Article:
BURN TO FIGHT | SCOTTISH FIGHTING GAME COMMUNITIES

Published by Jan Heaney on

BURN TO FIGHT | SCOTTISH FIGHTING GAME COMMUNITIES


Eh… nervous as shit was the easiest way
to describe my first tournament experience. I didn’t do well, I was quite jittery, still
am to this day but it was just… there’s some sort of adrenaline, you can come away
annoyed at yourself or you can come away excited. My name’s Assad Suliman, I go by Suleymon, I’m based in Glasgow and my main game is Street Fighter V. I’m Ryan Esler, I’m from Glasgow, my online
handle is Esler, or RG_Esler on Twitter and I’ve been playing for as long as I can remember,
Tekken, Marvel Vs Capcom and Destiny 2 most recently and a little bit of Hearthstone. Hi my name’s Jack, the main game I play is
Tekken, I go by Jack99 and I’m from Falkirk. So it would’ve been in 2009 with GamerBase
and Scotland was kinda in its kinda beginning stages so they had an event with a website
called Ready Up and it was called “The Pure Belter” and it was in this dingy basement
of a LAN Cafe. And it was just so many people there, it was pre-release, it was Super Street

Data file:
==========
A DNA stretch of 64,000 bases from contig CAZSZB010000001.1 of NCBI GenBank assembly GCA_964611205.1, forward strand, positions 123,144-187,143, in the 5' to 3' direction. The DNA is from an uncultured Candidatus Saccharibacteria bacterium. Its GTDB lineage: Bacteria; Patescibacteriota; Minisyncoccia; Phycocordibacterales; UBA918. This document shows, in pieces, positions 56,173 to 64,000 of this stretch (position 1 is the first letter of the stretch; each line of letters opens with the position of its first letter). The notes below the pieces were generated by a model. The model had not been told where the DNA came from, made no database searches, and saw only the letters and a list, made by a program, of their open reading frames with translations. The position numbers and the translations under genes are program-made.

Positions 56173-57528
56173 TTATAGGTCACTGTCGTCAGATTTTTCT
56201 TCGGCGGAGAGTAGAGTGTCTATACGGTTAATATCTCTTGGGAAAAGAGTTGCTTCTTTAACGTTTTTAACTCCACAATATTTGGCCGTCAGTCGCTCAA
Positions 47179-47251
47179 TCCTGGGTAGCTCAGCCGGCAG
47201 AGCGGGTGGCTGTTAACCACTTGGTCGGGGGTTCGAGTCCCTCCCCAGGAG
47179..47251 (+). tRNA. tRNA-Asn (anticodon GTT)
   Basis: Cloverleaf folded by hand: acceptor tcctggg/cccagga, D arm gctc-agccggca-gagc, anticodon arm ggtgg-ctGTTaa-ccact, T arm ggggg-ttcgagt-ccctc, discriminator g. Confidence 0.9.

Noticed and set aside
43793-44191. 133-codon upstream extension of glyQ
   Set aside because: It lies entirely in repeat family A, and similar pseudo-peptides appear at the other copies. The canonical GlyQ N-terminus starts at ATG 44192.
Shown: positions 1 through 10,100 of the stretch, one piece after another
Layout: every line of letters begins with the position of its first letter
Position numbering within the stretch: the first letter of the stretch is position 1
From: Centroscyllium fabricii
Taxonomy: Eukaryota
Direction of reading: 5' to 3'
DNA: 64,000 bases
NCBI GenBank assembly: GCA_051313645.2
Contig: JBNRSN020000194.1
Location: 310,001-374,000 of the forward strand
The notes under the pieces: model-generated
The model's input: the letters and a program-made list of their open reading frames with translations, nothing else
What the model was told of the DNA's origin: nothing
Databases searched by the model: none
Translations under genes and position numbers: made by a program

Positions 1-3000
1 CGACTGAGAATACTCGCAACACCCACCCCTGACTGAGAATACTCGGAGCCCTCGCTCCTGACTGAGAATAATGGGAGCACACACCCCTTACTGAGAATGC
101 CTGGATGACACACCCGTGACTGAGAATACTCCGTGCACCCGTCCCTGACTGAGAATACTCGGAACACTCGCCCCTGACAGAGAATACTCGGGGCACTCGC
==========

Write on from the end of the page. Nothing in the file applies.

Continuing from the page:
Fighter IV and it was just, that was the first like moment I was like “Man, this is fun,
look at all these people. Look everyone’s came from… there’s people from France, people
from England, Wales, Ireland, all in just this one place, all so excited for this
game that we hadn’t tried yet. And that was the kinda chrysalis for “I want to be… I want to do
this competitively”. So we were quite fortunate in Glasgow at that
time for events that there was quite a lot going on. You had GamerBase, you had what
VersusScotland had going, it wasn’t until about the later stages where I really got into Tekken
and Tekken Tag 2. There was nothing for Tekken in Glasgow at that time and there wasn’t
much interest, so way before Burn To Fight I created an event called Wednesdays Are
3D and it was basically any 3D Games. So Soul Calibur, Tekken, we even had Sonic The Fighters